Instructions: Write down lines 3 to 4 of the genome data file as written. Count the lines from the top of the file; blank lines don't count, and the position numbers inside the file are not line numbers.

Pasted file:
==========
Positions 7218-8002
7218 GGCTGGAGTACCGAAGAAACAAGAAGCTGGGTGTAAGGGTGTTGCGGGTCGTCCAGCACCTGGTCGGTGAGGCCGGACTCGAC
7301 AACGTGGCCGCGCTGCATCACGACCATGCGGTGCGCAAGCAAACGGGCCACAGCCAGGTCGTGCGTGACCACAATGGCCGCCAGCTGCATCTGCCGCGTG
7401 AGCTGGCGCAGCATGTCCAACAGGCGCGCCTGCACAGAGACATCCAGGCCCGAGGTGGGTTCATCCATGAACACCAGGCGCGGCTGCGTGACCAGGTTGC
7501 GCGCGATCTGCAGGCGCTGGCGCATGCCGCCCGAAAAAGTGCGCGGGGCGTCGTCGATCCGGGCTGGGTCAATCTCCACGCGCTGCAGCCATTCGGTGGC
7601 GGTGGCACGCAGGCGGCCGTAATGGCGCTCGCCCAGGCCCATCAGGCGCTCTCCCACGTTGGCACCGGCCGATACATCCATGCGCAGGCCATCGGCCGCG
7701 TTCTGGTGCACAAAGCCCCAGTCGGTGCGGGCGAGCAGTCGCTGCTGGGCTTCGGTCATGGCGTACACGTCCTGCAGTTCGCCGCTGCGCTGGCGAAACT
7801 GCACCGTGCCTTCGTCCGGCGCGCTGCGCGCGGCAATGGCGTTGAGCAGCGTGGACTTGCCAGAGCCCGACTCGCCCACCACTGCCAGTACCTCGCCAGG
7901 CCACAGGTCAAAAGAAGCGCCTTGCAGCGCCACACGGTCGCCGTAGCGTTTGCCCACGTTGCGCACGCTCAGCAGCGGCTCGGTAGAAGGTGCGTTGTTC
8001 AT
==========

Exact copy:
7301 AACGTGGCCGCGCTGCATCACGACCATGCGGTGCGCAAGCAAACGGGCCACAGCCAGGTCGTGCGTGACCACAATGGCCGCCAGCTGCATCTGCCGCGTG
7401 AGCTGGCGCAGCATGTCCAACAGGCGCGCCTGCACAGAGACATCCAGGCCCGAGGTGGGTTCATCCATGAACACCAGGCGCGGCTGCGTGACCAGGTTGC